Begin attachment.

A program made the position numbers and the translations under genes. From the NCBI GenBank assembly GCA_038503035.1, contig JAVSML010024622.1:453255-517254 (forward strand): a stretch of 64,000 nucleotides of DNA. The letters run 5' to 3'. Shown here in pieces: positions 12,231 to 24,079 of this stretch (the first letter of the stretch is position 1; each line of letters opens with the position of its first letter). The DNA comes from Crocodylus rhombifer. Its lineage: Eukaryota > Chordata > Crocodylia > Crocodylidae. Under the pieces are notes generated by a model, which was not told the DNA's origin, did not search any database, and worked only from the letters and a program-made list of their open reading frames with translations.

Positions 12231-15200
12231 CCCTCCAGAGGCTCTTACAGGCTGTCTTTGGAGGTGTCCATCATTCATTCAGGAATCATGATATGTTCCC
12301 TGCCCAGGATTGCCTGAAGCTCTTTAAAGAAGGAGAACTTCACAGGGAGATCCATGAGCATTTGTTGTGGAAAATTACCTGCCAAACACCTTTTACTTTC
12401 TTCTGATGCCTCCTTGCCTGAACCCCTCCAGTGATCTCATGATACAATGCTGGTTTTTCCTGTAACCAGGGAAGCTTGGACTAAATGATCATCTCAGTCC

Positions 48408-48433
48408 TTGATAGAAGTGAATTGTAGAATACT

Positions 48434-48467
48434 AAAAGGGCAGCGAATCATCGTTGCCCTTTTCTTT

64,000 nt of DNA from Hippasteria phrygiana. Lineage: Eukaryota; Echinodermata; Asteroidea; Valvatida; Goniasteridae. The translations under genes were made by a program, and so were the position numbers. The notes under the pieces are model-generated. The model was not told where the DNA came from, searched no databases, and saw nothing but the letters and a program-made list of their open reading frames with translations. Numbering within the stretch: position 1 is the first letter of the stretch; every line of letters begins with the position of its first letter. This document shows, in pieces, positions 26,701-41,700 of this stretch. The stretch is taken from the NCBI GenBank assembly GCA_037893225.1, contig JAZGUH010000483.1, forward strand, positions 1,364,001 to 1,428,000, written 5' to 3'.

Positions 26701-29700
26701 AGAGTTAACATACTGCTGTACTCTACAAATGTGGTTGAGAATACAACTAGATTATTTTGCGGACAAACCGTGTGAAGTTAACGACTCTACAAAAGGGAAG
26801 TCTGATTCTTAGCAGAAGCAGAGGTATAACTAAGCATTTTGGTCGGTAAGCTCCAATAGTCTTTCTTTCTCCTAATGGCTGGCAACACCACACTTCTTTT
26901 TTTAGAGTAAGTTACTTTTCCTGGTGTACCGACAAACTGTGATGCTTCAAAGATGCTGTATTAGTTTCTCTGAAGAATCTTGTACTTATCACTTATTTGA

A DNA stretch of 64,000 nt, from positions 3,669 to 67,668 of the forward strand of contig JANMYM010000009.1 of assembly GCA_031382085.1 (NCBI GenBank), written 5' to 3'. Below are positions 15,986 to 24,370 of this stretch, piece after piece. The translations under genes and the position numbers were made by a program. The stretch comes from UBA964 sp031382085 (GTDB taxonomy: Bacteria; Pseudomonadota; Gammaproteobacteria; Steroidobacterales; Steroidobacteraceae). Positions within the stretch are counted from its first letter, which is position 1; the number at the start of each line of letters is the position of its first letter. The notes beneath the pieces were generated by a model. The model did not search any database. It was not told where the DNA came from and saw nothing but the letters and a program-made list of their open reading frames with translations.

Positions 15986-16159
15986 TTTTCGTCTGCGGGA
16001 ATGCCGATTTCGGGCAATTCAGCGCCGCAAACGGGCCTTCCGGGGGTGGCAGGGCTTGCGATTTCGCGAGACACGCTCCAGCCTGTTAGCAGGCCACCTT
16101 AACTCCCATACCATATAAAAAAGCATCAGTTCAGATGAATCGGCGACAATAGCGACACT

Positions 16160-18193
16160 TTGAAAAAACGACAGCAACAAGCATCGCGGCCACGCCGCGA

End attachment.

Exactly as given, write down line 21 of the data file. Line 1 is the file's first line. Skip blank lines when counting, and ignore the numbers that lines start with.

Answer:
16160 TTGAAAAAACGACAGCAACAAGCATCGCGGCCACGCCGCGA